Uncertainty ± 2.75% ± 0.01 psi

Table 3 Experimental ranges and conditions Types of PCM Without PCM Water

Quantity of PCM (liter) ------------------4.5

Test time (min)

Ambient Temp. ˚C

150 150

30-31 30-31

Cabinet setting Temp. ˚C -5 -5

VIII. Data Collection And Calculation The following data have been collected for each test run at the steady state condition of the system. 1. P1= Compressor suction/Evaporator outlet pressure(bar) 2. P3=Evaporator Inlet Pressure(bar) 3. T1= Compressor suction Temperature (˚C) 4. T2=Compressor discharge/condenser Inlet Temperature(˚C) 5. T3=Condenser Outlet Temperature(˚C) 6. T4=Evaporator Inlet Temperature(˚C) 7. t=Time Table 4 Experimental Data without Phase Change Material (PCM) Time Reading taken 11.10 am 11.25 am 11.40 am 11.55 am 12.10 pm 12.25 pm 12.40 pm 12.55p m 1.10 pm

Evaporator inlet Pressure P1 bar 0.27

Condenser outlet Pressure P3 bar 9

Compressor inlet Temp T1 ˚ C 26

Compressor outlet Temp T2 ˚ C 50

Condenser inlet Temp T3˚ C 33

Condenser Temp T4˚ C 17

0.40

8.5

27

53

36

17

0.44

9

26

58

37

19

0.47

9.5

27

61

37

18

0.51

10

27

65

39

21

0.34

10.2

26

67

38

19

0.44

10.2

22

72

41

18

0.44

10.2

22

72

39

18

0.57

10.4

20

72

41

19

1.25 pm

0.57

10.6

20

72

42

19

outlet

Table 5: COP found in each test run without Phase Change Material (PCM) Number of observation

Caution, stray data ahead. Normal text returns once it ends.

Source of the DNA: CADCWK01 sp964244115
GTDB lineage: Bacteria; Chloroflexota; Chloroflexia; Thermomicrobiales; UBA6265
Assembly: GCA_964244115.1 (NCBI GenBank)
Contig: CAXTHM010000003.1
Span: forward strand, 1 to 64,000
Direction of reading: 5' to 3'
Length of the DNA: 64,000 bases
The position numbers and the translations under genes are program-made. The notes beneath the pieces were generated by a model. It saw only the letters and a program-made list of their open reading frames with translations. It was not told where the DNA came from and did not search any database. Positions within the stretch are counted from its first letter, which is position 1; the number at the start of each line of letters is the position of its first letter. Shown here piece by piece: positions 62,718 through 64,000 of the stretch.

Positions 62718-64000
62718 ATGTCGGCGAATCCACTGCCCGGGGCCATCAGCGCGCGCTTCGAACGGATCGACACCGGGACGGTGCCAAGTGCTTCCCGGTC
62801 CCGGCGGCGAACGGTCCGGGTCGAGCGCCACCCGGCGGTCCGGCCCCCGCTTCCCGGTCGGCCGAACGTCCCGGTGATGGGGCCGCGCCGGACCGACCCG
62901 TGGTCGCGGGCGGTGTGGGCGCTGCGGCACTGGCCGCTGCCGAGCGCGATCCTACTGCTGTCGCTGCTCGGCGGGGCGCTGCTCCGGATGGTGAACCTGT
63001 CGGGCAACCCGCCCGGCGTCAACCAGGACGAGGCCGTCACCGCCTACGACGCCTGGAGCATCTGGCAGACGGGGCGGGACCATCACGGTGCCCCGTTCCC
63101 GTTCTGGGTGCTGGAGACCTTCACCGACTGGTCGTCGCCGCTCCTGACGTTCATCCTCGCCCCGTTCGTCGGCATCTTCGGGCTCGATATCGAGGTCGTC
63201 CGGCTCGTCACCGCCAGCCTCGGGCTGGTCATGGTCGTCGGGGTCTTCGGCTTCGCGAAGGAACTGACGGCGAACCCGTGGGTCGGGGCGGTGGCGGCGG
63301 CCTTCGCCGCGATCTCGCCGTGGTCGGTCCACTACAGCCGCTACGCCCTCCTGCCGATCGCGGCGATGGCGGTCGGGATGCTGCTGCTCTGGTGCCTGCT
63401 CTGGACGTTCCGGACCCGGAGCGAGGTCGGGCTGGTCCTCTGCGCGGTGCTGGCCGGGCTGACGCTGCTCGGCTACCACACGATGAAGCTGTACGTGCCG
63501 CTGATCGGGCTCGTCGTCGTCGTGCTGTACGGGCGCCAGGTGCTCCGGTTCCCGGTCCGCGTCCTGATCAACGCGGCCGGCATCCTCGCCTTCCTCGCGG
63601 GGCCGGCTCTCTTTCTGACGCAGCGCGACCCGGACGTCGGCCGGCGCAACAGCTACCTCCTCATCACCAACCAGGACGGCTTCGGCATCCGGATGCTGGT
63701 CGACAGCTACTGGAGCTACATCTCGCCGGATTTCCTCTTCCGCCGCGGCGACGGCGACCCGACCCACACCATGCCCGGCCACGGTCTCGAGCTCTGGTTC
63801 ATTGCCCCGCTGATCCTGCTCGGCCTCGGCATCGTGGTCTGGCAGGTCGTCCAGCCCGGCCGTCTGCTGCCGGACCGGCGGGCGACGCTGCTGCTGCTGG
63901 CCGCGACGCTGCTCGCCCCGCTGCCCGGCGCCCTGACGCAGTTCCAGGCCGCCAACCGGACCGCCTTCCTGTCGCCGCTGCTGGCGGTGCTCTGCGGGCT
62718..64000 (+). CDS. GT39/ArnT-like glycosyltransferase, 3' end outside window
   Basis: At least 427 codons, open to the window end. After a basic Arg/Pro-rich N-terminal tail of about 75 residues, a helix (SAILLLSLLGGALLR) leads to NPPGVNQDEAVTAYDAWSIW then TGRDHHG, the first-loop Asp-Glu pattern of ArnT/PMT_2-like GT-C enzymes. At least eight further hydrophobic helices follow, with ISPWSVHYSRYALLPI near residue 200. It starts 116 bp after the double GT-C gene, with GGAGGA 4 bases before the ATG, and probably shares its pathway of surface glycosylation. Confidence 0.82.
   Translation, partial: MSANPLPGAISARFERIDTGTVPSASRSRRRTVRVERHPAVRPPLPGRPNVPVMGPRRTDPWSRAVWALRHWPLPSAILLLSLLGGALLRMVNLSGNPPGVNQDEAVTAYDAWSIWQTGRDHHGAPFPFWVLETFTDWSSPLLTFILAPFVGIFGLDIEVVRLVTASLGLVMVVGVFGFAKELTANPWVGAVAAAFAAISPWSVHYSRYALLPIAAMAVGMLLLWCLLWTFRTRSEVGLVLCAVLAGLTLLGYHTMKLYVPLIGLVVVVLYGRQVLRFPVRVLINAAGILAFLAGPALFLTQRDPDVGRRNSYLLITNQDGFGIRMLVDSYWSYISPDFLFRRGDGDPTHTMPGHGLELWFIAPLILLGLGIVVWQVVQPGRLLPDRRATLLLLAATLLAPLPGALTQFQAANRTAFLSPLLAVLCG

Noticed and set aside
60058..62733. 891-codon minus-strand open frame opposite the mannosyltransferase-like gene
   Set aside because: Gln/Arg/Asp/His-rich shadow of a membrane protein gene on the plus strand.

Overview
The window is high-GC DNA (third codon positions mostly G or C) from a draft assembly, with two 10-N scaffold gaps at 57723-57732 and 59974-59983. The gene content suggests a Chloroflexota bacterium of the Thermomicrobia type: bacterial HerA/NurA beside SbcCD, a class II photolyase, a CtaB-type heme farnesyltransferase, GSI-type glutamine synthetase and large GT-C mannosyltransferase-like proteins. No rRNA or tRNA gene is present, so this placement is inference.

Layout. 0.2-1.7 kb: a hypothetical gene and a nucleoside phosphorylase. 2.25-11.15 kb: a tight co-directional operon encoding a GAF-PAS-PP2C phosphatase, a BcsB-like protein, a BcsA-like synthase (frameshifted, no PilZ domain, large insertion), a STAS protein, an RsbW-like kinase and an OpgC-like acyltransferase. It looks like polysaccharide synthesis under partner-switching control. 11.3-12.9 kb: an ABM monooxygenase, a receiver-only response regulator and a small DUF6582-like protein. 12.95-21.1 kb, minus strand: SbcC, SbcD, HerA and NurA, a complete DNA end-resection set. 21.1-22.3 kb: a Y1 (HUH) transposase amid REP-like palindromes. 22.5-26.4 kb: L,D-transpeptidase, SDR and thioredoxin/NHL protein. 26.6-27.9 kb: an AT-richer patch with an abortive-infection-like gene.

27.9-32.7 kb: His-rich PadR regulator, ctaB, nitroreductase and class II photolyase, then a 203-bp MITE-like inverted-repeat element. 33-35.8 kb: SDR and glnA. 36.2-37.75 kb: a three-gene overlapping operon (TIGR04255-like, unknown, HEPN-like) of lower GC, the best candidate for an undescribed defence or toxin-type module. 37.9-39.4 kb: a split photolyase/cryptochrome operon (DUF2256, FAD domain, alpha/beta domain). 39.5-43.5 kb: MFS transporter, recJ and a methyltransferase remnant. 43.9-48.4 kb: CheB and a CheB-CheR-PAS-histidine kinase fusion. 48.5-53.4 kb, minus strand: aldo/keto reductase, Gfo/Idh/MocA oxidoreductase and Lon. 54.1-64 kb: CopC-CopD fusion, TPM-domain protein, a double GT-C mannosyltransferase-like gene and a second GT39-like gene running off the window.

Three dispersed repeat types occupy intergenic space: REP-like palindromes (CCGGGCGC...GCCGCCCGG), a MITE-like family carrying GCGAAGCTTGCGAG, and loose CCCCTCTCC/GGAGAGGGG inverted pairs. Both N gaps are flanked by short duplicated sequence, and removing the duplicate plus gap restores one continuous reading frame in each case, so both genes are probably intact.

COP found in Vapor compression Refrigerator Without PCM

1 2 3 4 5 6 7 8 9 10

6.12 5.55 6.12 5.50 5.13 6.78 5.10 5.11 5.02 5.02

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Performance improvement of Domestic Refrigerator using Phase change Material (PCM) Table 6 Experimental Data with Phase Change Material (PCM) Time Reading taken 10.00 am

Evaporator inlet Pressure P1 bar 0.44

Condenser outlet Pressure P3 bar 11

Compressor inlet Temp T1 ˚ C 30

Compressor outlet Temp T2 ˚ C 56

Condenser inlet Temp T3˚ C 48

Condenser Temp T4˚ C 22

10.15 am

0.61

11.5

31

59

49

23

10.30 am

0.68

12.4

33

63

53

25

10.45 am

0.78

12.8

34

65

58

27

11.00 am

0.98

14

35

68

59

30

11.15 am

1.02

15.5

35

70

57

32

11.30 am

1.02

15.5

35

73

58

33

11.45 am

1.02

15.5

35

75

62

33

12.00 Pm

1.09

16

34

77

62

32

12.15

1.09

16

34

77

61

32

outlet

Table 7 COP found in each test run with Phase Change Material (PCM) Number of observation 1 2 3 4 5 6 7 8 9 10

COP found in Vapor compression Refrigerator With PCM 9.85 9.42 9.45 9.04 9.00 9.00 9.00 8.91 8.82 8.91

Below the calculation of COP is given with proper calculation the corresponding enthalpy for desire pressure and temperature found using P-h diagram of refrigerant R-134a. At step 1: COPWITHOUT PCM = COPWITH PCM=

= =

= 7.27

Percentage of COP improved for the use of Phase Change Material (PCM) = At step 2: COPWITHOUT PCM = COPWITH PCM=

= =

Percentage of COP improved for the use of Phase Change Material (PCM) = At step 3: COPWITHOUT PCM = COPWITH PCM=

=

Percentage of COP improved for the use of Phase Change Material (PCM) = At step 4: COPWITHOUT PCM =

= www.iosrjournals.org

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Performance improvement of Domestic Refrigerator using Phase change Material (PCM) COPWITH PCM=